From the Cubicle to the Boardroom: When “A Seat at The Table” Affects Your Mental Health
I remember the moment like it was yesterday. I was working for a high-profile company for only seven months and was ready to quit.
Considering the short amount of time I was there, most people would’ve seen this as drastic.
Yet, I knew it was the only way out.
I was emotionally and mentally exhausted.
Initially, I had nothing to attribute my feelings to, but then it dawned on me that I was the only black person in my office.
During my tenure, my workplace environment became increasingly toxic as I was overlooked for input on office projects, kept out of substantial conversations, and reprimanded when speaking out against microaggressions.
As I reflected on what brought me to this point I went down a list of all I had to offer.
I had the academic credentials and previous work experience to get me there. My references were solid and throughout the interview process I was praised for being "so articulate".
Although I was more than competent, I spent more time trying to prove my worth among my white colleagues than learning the role I was given.
Weekly conversations with a close girlfriend turned into venting sessions and I found myself in a perpetual state of anxiety.
Little did I know the deterioration of my mental health was triggered by what is called “Code Switching”.
While diversity is sought-after in phenotype, it's not celebrated in work product.
From the interview to onboarding, to maintaining a “Seat at the Table,” we have all found ourselves emulating our white counterparts to stay afloat in the workplace.
The old adage that you have to work ten times as hard to be half as good has subconsciously become a means to an end, as it becomes ingrained in our daily interactions in the workplace.
My use of code-switching has become second nature.
Through the years, I have found myself in privileged spaces, only to realize I wouldn’t be there without the suppression of my racial identity.
According to an article published by Black Enterprise, “A handful of African-American academics are highlighting the “social and psychological repercussions” of code-switching, noting that previous research has shown it can “deplete cognitive resources and hinder performance” and also “reduces authentic self-expression and contributes to burnout.”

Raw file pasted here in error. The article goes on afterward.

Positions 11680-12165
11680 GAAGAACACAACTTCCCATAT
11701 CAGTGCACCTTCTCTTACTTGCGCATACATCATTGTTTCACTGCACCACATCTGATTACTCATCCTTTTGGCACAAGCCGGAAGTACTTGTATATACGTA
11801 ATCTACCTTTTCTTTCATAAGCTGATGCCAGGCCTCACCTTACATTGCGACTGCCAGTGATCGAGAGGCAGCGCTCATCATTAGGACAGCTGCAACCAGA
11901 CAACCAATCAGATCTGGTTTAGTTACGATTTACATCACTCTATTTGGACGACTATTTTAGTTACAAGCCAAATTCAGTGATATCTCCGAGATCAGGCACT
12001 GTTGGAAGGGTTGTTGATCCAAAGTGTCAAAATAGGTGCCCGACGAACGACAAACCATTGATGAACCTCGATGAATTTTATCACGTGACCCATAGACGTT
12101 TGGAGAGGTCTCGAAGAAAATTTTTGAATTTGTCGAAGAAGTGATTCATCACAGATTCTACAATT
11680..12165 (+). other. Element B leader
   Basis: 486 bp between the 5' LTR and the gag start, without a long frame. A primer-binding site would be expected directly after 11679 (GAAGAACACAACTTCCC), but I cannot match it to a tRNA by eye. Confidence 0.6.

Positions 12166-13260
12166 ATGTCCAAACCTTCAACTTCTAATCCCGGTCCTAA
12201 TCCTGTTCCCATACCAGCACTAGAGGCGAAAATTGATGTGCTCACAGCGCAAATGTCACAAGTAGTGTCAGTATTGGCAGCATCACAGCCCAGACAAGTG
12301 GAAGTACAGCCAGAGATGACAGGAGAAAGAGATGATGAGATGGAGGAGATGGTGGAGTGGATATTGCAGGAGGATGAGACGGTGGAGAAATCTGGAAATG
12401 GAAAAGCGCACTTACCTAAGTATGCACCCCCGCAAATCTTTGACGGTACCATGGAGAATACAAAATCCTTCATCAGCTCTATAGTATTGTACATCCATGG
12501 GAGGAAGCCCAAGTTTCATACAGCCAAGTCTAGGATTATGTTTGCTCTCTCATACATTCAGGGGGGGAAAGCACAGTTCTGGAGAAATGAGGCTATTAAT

In turn, what does this mean for black women?
The path forward is identifying it and acting accordingly.
While racist tendencies won’t change, our attitudes toward the behavior can.
As black women, there is a cultural shift taking place.
We are creating space and opportunities for mentorship and professional development amongst ourselves.
While I understand the act of code-switching, I am also advocating for more self-care for black women as they navigate their careers.
Below are steps that can be taken in your professional journey:
Step 1: Understand what code-switching is and how it may be triggering.
Step 2: Lean on your support system. Your support system can be other Black women at your job and/or other professionals in your line of work.
Step 3: Celebrate your similarities and your differences. If you are the only "one" in your office, find common ground with your colleagues but also don't be afraid to showcase your unique talents, personality, and cultural experiences. You don't have to be best friends with your colleagues but you can enjoy your time there.
Step 4: More importantly, you don't have to internalize the racist hiring and work practices of Corporate America. Find outlets, people, activities that bring you joy. You may not be able to control what happens at work, but you can control how you take care of yourself outside of it.
While everyone's experience will be different, it's important that you are able to work in an environment where you can be your whole authentic self without feeling like you have to mimic the vocal fry of your white colleagues; and yes it is absolutely OK to flaunt your beautiful crown of hair in any style you choose.